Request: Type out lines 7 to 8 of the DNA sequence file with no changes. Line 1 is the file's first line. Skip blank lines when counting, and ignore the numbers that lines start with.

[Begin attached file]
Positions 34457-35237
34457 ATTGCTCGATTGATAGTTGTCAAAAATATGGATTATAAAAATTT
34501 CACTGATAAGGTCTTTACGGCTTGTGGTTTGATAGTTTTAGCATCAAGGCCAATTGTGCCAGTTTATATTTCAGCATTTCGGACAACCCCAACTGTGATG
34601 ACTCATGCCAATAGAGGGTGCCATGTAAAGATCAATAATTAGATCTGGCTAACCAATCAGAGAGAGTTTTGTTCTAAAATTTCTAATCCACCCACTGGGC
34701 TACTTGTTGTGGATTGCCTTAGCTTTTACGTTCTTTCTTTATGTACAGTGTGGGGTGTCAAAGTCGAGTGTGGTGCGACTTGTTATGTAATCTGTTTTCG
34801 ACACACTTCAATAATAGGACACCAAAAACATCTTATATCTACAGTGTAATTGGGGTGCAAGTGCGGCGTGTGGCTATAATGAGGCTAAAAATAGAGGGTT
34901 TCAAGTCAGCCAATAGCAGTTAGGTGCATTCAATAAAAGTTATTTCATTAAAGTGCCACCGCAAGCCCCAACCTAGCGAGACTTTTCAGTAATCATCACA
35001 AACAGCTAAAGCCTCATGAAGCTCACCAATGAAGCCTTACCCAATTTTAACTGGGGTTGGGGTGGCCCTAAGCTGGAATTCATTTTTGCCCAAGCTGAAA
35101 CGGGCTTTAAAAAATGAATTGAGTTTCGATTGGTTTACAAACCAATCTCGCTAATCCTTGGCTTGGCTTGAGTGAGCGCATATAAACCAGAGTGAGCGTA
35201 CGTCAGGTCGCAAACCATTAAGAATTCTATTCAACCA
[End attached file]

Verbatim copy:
34901 TCAAGTCAGCCAATAGCAGTTAGGTGCATTCAATAAAAGTTATTTCATTAAAGTGCCACCGCAAGCCCCAACCTAGCGAGACTTTTCAGTAATCATCACA
35001 AACAGCTAAAGCCTCATGAAGCTCACCAATGAAGCCTTACCCAATTTTAACTGGGGTTGGGGTGGCCCTAAGCTGGAATTCATTTTTGCCCAAGCTGAAA